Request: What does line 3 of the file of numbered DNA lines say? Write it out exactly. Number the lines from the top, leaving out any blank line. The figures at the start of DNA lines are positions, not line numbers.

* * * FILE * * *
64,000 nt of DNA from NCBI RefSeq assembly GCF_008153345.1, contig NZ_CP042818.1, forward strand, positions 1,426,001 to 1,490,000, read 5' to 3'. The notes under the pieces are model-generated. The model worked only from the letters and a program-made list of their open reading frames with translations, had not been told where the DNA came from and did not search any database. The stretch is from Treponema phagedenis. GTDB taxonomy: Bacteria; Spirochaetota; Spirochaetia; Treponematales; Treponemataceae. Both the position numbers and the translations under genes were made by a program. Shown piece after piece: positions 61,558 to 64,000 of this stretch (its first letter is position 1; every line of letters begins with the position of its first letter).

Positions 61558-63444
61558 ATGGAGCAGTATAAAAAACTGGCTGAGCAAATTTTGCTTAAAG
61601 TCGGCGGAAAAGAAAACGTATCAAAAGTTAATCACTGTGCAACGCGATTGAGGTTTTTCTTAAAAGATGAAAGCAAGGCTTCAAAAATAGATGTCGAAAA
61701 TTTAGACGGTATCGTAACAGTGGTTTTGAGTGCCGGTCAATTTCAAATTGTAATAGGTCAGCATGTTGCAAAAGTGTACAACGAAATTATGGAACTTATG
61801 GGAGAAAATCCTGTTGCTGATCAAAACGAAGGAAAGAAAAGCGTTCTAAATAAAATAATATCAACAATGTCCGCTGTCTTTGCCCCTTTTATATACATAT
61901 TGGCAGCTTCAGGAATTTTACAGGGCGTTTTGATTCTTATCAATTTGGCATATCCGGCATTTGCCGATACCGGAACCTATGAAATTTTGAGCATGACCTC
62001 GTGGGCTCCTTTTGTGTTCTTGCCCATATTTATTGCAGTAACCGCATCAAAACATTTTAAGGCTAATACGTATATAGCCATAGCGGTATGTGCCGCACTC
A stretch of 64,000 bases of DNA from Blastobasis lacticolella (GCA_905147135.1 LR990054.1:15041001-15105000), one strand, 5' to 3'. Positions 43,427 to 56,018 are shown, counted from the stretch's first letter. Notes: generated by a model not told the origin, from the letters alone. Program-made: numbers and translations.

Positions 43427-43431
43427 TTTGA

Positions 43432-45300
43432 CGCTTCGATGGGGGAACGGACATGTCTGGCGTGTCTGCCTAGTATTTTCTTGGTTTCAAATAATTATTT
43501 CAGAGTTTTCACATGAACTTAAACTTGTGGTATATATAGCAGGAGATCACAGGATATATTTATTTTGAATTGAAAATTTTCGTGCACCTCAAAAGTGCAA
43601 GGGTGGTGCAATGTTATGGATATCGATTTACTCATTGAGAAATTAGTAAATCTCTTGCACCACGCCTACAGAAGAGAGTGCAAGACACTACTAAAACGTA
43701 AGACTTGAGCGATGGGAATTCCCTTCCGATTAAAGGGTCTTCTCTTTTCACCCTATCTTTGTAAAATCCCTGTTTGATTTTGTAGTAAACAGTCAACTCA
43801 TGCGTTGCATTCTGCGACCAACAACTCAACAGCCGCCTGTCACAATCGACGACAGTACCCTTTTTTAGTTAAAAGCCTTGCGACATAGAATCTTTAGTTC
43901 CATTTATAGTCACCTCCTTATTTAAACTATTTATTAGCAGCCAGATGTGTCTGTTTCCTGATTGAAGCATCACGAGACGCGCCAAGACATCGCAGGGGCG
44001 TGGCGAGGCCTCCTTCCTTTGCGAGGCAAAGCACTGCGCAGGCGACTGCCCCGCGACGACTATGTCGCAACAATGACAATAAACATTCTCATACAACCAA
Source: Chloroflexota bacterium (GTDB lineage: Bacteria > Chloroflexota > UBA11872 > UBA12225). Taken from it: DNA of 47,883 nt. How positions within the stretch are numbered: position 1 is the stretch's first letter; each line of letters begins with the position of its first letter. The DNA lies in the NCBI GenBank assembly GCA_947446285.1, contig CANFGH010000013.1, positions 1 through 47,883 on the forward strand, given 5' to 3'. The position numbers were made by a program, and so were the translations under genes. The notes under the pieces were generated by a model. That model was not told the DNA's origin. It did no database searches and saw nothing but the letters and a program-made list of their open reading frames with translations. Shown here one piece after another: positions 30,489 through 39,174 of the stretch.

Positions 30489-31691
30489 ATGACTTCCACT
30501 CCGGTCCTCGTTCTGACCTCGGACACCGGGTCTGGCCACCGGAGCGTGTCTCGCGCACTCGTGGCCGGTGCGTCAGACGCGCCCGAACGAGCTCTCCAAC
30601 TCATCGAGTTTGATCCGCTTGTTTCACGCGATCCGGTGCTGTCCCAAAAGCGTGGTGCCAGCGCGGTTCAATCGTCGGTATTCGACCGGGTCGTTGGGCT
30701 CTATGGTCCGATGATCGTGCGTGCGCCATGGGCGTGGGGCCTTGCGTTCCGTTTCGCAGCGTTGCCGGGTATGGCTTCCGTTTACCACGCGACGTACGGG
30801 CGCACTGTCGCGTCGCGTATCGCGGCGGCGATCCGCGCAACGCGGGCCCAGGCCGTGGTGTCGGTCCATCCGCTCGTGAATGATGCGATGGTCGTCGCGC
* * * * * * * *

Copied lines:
61558 ATGGAGCAGTATAAAAAACTGGCTGAGCAAATTTTGCTTAAAG